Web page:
7 may 2010
British socialist and philanthropist. Born in Newtown, Montgomery shire, Wales in May 14, 1771. In November 1858, starting as a clerk in a dry goods store in Stamford, Northamptonshirehe was made manager of a large Manchester cotton mill when he was 19,and in 1794, organized the Charlton Twist Company with a group of partners in Manchester. In 1799 their company acquired the New Lanark Mills in Scotland from Owens’s father in law, David Dale; these mills employed about 2,000 persons, nearly 500 of them pauper children from these poorhouses of Glasgow and Edinburgh. Appalled by the living conditions of the workers at New Lanark Mills in Scotland from Owen’s set about to improve the situation with better housings, schools for the children, and company store where goods could be purchased reasonably. In 1807, during the American embargo, the mills were forced to close down for four months, but Owen continued to pay his employees full wages. His partners, however, disapproved of his methods, and in 1813 he formed a new company with the aid of Jeremy Bentham, the Quaker philanthropist William Allen, and others, to operate the mills.(1)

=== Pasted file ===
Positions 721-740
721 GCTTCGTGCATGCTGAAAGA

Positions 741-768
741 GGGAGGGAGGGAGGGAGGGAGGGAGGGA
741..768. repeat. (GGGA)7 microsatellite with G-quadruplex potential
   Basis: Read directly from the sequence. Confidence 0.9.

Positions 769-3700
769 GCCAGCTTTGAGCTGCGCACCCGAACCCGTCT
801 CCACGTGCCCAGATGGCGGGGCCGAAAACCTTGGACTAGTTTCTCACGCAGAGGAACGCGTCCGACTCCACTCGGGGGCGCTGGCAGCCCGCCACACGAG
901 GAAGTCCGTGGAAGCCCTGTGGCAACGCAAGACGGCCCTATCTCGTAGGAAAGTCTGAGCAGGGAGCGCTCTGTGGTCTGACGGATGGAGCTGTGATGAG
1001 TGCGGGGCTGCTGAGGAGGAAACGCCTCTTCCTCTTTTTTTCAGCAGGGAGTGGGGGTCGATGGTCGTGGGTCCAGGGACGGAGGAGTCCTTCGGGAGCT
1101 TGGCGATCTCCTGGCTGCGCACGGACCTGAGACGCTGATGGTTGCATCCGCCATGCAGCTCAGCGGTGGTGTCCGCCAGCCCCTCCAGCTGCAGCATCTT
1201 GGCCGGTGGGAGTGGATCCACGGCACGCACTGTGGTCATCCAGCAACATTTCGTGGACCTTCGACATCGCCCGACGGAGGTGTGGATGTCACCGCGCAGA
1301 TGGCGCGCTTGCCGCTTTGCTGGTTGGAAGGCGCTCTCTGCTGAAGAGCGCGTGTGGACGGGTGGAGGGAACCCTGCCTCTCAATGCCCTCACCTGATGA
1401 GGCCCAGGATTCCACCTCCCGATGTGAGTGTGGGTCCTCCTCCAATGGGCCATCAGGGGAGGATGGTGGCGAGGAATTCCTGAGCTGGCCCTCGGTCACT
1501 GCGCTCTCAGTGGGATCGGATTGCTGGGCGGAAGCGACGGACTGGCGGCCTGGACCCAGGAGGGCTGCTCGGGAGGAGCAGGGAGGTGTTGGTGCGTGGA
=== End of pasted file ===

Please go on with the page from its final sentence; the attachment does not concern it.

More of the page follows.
For the next few years Owen´s work in New Lanark had a national and even European significance. New Lanark itself became a much frequented place of pilgrimage for social reformers, statesmen and personages. According to the unanimous testimony of all who visited it, the results achieved by Owen were singularly good. The children brought up on his system were graceful, genial and unconstrained; health, plenty and contentment prevailed; and the business was a commercial success. In 1815 Owen started, apparently single-handed, an agitation for factory reform, with little effect. His work as a practical reformer gave way in 1817 to the ideas-still vital-which made him the forerunner of socialism and cooperation.(2)
Owen pointed out that the competition of human labor with...